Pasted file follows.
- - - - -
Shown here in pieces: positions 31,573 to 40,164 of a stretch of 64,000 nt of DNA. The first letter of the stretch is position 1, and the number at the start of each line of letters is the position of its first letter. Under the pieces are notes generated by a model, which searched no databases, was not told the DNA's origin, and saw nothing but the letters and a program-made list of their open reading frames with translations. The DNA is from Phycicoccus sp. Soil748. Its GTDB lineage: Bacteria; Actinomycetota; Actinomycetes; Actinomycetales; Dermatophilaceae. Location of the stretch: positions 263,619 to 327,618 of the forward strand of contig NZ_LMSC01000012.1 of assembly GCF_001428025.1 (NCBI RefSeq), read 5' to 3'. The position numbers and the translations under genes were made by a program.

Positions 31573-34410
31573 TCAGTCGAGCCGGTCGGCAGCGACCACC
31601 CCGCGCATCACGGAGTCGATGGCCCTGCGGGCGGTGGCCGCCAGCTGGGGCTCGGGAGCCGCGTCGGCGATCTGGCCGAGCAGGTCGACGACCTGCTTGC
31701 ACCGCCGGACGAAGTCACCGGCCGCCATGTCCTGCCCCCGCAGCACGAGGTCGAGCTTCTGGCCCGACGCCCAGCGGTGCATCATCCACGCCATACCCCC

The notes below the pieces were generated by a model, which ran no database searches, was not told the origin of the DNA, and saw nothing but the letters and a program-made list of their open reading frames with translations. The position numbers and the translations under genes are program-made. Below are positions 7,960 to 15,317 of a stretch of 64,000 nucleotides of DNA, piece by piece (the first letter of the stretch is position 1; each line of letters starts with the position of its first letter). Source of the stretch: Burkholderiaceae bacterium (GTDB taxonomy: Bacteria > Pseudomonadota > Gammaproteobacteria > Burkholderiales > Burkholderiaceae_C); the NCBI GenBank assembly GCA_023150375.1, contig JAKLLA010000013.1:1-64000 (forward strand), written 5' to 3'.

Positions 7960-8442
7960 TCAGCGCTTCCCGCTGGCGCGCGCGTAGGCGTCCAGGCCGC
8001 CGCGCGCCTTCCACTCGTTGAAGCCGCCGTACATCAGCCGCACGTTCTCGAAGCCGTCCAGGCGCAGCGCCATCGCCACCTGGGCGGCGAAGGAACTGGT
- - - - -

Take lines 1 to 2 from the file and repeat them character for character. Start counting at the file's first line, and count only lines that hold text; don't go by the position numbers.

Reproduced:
Shown here in pieces: positions 31,573 to 40,164 of a stretch of 64,000 nt of DNA. The first letter of the stretch is position 1, and the number at the start of each line of letters is the position of its first letter. Under the pieces are notes generated by a model, which searched no databases, was not told the DNA's origin, and saw nothing but the letters and a program-made list of their open reading frames with translations. The DNA is from Phycicoccus sp. Soil748. Its GTDB lineage: Bacteria; Actinomycetota; Actinomycetes; Actinomycetales; Dermatophilaceae. Location of the stretch: positions 263,619 to 327,618 of the forward strand of contig NZ_LMSC01000012.1 of assembly GCF_001428025.1 (NCBI RefSeq), read 5' to 3'. The position numbers and the translations under genes were made by a program.

Positions 31573-34410